On April 18, 2018, I signed my first contract with a modeling agency, Click Models of Atlanta. As a 16-year-old, I did not know a thing about modeling and the modeling world. However, I was all too familiar with the bad reputation that followed.
While rewarding, the industry often took up much of my free time; because of expectations to attend castings, have frequent photoshoots, and constantly upkeep your appearance, the industry can be physically and emotionally demanding.
If I had a better understanding of this, I might have stayed away; regardless, my aspirations of wanting to go to college and continue being a student drove me forward.
I definitely did not want the industry to go to my head. When I signed the contract, I made a promise to myself that everything I made would be saved or reinvested into education-related things. This may have been my saving grace for why I kept my head and for why I am still a decent model and a successful student five years later.
I soon realized that stereotypes follow in the footsteps of models. In high school, I would always hear about how young I was and how much potential I had. When I went to college, it would surprise people that I was a full-time student. I was not expected to be someone who attends a private four-year university or someone with a double major in political science and global development and an extensive professional and academic resume.
Much of what I received were looks of skeptical amusement; people were impressed but seemed to silently doubt my abilities, believing I did not have any aspirations other than to look pretty for a camera.
As a model who is also involved in politics, I am used to being underestimated.
No one expects me to name-drop that I have been in "Dynasty" and "Creed" or that I have walked for Oscar de la Renta and Jason Wu. For me, it is just a part of my life; for my peers on campus, it's not as casual. It becomes a whole conversation because everyone is intrigued by these big names.
Nonetheless, modeling has been a blast. At times, however, it often takes its place on the back burner because of my academic workload and location. In high school, my dad would tell me not to skip school if I got a modeling job; I would anyway if I really desired the gig.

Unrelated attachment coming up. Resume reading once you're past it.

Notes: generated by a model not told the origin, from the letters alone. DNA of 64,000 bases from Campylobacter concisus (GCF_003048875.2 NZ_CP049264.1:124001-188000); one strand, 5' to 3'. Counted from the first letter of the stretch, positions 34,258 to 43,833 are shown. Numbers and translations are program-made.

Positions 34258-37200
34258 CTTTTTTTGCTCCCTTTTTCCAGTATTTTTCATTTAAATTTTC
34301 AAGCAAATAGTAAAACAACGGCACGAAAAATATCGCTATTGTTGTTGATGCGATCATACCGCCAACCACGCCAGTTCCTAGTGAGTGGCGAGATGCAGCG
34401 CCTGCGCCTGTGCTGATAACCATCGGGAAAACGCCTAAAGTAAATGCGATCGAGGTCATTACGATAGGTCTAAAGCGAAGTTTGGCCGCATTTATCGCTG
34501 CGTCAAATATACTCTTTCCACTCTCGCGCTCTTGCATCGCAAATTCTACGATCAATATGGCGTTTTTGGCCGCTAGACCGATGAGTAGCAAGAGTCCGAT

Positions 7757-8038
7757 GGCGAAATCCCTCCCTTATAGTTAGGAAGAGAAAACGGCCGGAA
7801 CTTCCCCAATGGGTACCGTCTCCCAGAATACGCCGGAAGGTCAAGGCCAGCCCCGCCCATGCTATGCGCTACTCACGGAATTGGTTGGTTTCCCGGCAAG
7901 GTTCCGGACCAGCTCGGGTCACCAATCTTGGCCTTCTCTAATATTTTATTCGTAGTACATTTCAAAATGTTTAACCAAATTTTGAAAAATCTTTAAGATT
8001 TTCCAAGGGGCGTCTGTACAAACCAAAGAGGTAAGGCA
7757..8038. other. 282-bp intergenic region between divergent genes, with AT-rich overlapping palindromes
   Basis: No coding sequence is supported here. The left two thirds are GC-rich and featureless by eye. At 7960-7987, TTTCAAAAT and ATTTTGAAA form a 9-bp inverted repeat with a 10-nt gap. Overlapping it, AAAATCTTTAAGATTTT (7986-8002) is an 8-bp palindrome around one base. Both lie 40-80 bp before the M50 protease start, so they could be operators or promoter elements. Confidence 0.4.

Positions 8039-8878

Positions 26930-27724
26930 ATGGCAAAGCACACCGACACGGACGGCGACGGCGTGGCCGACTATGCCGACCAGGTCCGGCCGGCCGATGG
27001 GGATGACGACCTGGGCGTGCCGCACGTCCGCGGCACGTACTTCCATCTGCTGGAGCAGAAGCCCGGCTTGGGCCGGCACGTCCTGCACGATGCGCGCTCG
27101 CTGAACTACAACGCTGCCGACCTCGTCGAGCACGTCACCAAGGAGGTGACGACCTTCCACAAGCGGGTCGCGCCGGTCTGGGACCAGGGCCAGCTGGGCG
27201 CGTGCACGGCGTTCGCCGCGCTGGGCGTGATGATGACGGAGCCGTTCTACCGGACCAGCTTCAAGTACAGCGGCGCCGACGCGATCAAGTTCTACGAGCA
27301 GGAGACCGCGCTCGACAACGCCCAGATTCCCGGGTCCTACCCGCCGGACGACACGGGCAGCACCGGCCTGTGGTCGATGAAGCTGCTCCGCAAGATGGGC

With dual enrollment and an unconventional schedule, this flexibility provided with me an ample amount of free time to easily take on more jobs and avoid missing classes.
I spent my 17th birthday at a bridal shop getting photographed in Alexandra Grecco gowns. Fortunately, this gig was dad-approved for me to skip. It was my birthday, was he really going to say no?
During the Covid-19 pandemic, I was operating my freshman year of college completely virtual, which allowed me to take any job. I did the occasional photoshoots but I also got to get into TV, working on the set of the CW’s "Dynasty" for a couple of days in 2021.
Now that I am on Mercer’s campus in Macon, far from where my jobs typically are located (Atlanta and Nashville), I end up passing on the majority of gigs that get sent my way. When I can, I fit modeling into my schedule to the best of my abilities.
Sometimes, modeling requires me to stop everything and take some quick images. Just recently I received a call from an agent who needed me to send updated digitals. Digitals are basic photos of wearing neutral or black clothing that is meant to show your figure and your face clearly for a client. You are instructed not to wear any makeup and to get images from several angles: from the front, side, close-ups and full-length. You also typically need to take some in the well-known "model face," which also translates to an RBF, and some with a smile.
I did what any sane model living on a college campus would do and enlisted anyone I could to help me. I called my roommate who helped me not only scout a location but acted as my impromptu photographer. If you saw us in front of the Willet Science Center taking said photos—no you did not.
Of course, it did not end there; later, I had to take more pictures and ended up in the parking lot of phase 5 for more digitals. After being let in and enlisting someone to be my photographer, the shoot was complete. Yes, this all occurred in the middle of a Monday afternoon between classes.
Recently, I took a live modeling job in Nashville. It was a unique job and on a Sunday, which would be perfect to avoid missing school. Or so I thought. I made the trip in one day, getting back to campus around 4 A.M. Miraculously, I made it to my class at 9 A.M. but fell back asleep afterward. As for the rest of my classes, I may have slept through them.
Balancing being a full-time student and a model can be exhausting. However, modeling continues to surprise me, letting me be creative and blend my aspirations together. When I planned a photoshoot outside of the Georgia State Capitol to capture my identity as a woman in politics, I felt beautifully powerful.
For me, it works because modeling has solely ever been a hobby for me. Yet, this can cause some tension between my job and my commitment to the industry when I do not always give it my all. These are not separate entities in my life, but I work to establish a balance between something I love and continue to work towards.